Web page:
Your lungs are a pair of soft, spongy bags inside your chest.
When you breathe in, air rushes in through your nose or mouth, down your windpipe and into the millions of branching airways in your lungs.
The two biggest airways are called bronchi (singular bronchus), and they both branch into smaller airways called bronchioles.
The surface of your airways is protected by a slimy film of mucus, which gets thicker to protect the lungs when you have a cold
At the end of each bronchiole are bunches of minute air sacs called alveoli (singular alveolus).
Alveoli are wrapped around with tiny blood vessels, and alveoli walls are just one cell thick — thin enough to let oxygen and carbon dioxide seep through them.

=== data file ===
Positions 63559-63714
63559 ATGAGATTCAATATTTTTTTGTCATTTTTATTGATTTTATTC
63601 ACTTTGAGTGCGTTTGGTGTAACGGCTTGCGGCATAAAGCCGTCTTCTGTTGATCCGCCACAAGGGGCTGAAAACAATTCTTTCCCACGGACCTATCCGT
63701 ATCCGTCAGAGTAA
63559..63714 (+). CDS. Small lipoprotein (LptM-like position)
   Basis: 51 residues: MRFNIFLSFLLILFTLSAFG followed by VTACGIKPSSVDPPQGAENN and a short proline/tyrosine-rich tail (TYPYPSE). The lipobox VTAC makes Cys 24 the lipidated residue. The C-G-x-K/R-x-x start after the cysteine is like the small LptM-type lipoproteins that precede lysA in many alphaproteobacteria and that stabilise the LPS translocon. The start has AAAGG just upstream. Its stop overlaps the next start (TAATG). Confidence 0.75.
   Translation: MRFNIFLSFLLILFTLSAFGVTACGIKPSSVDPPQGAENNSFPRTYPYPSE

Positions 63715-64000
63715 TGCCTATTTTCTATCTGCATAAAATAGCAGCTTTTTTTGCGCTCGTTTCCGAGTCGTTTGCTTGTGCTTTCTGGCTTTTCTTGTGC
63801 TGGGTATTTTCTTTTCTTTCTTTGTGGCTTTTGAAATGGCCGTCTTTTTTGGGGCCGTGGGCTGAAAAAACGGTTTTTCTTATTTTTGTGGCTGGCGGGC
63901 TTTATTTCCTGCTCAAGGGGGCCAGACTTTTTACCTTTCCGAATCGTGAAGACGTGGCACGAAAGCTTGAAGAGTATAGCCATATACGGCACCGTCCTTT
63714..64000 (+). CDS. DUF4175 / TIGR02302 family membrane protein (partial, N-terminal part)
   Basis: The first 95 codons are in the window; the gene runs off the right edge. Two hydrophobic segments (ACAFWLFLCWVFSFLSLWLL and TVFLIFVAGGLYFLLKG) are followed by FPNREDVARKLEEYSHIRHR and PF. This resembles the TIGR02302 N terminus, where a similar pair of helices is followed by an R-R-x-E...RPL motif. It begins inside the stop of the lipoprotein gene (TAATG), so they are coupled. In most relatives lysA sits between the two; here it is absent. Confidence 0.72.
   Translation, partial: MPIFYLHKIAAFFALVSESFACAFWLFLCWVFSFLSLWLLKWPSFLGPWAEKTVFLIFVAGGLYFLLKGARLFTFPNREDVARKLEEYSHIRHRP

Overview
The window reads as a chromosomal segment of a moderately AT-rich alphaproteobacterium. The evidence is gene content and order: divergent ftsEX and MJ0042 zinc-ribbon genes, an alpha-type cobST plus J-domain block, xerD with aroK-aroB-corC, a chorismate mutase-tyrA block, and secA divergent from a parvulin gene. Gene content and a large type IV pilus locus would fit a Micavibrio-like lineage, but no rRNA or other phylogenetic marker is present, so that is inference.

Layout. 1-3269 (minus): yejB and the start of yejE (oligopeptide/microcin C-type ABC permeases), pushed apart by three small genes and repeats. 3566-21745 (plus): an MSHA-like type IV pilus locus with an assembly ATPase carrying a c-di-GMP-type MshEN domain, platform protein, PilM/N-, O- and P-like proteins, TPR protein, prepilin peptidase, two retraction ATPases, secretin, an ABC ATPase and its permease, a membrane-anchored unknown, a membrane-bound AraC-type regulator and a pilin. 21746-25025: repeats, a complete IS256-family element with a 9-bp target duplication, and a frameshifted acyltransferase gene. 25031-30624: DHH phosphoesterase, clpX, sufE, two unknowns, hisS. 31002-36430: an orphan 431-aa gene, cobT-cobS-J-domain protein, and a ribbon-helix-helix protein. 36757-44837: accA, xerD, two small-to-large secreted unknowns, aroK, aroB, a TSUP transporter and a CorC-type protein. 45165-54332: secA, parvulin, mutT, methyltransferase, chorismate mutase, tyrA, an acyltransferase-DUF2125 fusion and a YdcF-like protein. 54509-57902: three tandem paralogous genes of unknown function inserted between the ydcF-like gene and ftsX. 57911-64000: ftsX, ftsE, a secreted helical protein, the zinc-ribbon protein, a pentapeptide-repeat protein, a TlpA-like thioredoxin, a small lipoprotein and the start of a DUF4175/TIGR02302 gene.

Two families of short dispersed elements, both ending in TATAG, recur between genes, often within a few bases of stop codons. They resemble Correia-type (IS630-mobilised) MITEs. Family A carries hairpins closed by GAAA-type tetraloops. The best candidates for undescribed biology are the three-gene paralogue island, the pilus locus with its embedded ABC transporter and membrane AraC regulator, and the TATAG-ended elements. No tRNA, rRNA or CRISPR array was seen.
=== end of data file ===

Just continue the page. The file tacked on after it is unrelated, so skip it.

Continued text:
There are around 300 million alveoli in your lungs.
The large surface area of all these alveoli makes it possible for huge quantities of oxygen to seep through into the blood. Equally huge quantities of carbon dioxide can seep back into the airways for removal when you breathe out.